(Occupied Palestinian Territory/Italy/Jordan/Sweden/Turkey)
Metacritic (6/10), Letterboxd (3/5), Imdb.com (6/10)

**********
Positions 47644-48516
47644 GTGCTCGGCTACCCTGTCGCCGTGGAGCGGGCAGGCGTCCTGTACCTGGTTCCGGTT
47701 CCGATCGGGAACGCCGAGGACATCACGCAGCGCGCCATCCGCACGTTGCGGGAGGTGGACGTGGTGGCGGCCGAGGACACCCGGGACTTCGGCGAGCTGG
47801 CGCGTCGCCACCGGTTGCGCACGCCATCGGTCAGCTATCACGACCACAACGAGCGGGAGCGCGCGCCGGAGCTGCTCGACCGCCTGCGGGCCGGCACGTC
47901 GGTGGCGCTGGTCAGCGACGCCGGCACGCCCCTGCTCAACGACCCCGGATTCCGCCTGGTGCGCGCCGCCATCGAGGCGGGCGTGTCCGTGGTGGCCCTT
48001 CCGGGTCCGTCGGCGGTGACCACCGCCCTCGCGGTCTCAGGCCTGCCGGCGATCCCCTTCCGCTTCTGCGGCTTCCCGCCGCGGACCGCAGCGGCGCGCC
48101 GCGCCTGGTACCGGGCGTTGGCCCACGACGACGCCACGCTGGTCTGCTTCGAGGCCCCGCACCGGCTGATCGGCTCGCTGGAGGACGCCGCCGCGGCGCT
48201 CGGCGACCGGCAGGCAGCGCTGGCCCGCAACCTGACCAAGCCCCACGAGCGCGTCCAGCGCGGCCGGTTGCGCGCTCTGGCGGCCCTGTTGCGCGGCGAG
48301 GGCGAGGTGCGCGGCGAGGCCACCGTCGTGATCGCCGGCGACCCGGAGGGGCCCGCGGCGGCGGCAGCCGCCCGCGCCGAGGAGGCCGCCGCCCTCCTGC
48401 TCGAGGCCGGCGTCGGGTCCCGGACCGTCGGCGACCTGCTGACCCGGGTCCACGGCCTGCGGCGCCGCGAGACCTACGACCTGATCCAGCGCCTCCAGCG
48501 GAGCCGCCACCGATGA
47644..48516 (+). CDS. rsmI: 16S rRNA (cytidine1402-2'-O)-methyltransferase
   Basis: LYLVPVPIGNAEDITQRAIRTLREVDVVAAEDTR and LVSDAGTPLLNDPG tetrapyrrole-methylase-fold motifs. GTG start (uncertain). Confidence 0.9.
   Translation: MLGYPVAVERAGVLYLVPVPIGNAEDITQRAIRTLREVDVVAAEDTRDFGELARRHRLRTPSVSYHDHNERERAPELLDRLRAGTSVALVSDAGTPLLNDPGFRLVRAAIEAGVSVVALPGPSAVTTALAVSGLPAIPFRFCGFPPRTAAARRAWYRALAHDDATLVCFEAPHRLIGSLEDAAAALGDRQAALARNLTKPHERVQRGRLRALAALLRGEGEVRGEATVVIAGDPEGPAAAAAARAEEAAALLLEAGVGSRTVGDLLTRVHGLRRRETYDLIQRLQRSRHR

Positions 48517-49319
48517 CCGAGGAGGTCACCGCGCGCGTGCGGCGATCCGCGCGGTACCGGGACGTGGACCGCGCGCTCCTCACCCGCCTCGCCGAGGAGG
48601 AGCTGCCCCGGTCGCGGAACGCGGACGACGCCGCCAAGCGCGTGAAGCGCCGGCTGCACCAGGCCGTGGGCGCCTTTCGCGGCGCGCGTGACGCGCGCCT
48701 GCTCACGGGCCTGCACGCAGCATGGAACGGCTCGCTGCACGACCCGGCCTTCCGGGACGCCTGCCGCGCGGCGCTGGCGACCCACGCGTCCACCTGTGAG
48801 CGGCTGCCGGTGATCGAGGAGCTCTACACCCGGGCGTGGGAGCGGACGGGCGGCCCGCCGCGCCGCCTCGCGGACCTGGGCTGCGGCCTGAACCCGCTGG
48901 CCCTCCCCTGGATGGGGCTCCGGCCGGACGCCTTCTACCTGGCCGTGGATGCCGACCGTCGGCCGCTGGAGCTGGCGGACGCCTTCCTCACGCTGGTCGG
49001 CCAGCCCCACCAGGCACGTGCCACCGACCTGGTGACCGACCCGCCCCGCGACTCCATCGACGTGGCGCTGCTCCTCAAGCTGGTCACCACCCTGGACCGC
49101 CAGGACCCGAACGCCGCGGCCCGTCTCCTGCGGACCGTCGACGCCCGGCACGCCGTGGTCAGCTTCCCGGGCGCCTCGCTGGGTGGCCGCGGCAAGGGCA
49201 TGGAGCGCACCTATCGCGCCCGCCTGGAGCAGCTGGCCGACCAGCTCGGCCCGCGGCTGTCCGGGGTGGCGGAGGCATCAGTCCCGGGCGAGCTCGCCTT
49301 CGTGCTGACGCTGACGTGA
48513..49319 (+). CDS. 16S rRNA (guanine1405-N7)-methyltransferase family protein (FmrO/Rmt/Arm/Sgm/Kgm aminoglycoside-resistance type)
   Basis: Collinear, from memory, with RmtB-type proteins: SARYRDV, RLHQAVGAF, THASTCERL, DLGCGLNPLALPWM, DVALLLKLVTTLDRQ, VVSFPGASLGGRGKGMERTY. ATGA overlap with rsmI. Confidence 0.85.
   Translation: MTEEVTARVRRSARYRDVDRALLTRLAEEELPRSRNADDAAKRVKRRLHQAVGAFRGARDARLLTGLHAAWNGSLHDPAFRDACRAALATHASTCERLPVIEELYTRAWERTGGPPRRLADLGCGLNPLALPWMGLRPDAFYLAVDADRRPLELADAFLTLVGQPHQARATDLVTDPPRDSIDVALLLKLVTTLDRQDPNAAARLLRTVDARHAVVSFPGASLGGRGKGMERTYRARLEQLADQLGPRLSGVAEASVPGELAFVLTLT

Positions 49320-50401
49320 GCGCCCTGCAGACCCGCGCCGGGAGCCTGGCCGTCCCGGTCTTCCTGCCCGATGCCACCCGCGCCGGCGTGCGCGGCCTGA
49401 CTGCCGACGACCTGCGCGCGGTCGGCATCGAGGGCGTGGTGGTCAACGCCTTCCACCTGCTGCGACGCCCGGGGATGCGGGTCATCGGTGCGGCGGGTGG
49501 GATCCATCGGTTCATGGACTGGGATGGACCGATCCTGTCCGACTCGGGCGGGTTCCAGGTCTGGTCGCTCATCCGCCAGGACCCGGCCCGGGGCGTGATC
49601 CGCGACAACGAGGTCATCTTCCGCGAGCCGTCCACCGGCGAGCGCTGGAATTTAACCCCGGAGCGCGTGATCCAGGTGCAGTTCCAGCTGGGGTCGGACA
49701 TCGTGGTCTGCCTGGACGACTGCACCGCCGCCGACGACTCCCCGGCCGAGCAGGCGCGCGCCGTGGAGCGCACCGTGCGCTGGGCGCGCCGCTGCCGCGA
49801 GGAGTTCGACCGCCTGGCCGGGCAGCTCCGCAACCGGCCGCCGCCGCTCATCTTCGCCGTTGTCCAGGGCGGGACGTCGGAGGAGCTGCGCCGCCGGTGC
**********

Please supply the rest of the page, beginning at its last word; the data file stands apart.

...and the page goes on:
How important is a film’s title in relation to its premise? That may seem like a strange question, but it’s one that’s surprisingly relevant where this Palestinian release is concerned. Writer-director Ameen Nayfeh’s debut feature about a separated Palestinian family living on two sides of the dividing wall between Israel and the Occupied Territory – a metaphorically cavernous 200 meters apart – starts off as a domestic drama about the challenges of such a difficult lifestyle, one characterized by the dynamics of “so close yet so far,” a theme seemingly reinforced by the picture’s title. However, as quickly becomes apparent, the story turns into an unexpected (and eminently dangerous) long-distance road trip tale involving a desperate attempt by the family’s father figure (Ali Suliman) to reunite with his relatives on the Israeli side of the border when an unforeseen tragedy occurs. Ordinarily this would be a generally manageable undertaking, but it’s prohibited in this case by a legal technicality that prevents dad from leaving the Occupied Territory. While this narrative has a legitimate viability all its own, it nevertheless deviates widely from the picture’s initial setup, taking viewers down a divergent path filled with an array of tangents unrelated to the principal storyline. It raises issues disparate from its assumed plot and introduces a plethora of characters who have nothing to do with the protagonist’s kindreds. To its credit, the film presents a candid portrayal of the myriad difficulties of everyday life for those living under such tightly controlled circumstances, raising serious questions related to Israeli contentions regarding matters of democracy and equality, notions with undeniable merit. But, as all this unfolds, audiences can’t help but wonder when the picture is going to get back to its original intent. Some of the characters’ motivations in this story aren’t always made as clear as they could be, either, especially for those who may be unfamiliar with the prevailing political and social conditions depicted in this film. And, ultimately, one might feel somewhat misled by all this, despite whatever noteworthy issues the film raises. “200 Meters” is by no means a bad film; it’s just not the one that I (and probably others) expected to see when I began screening it. It’s strange to think that something as simple as a title change might have worked wonders in making this work more impressive and satisfying.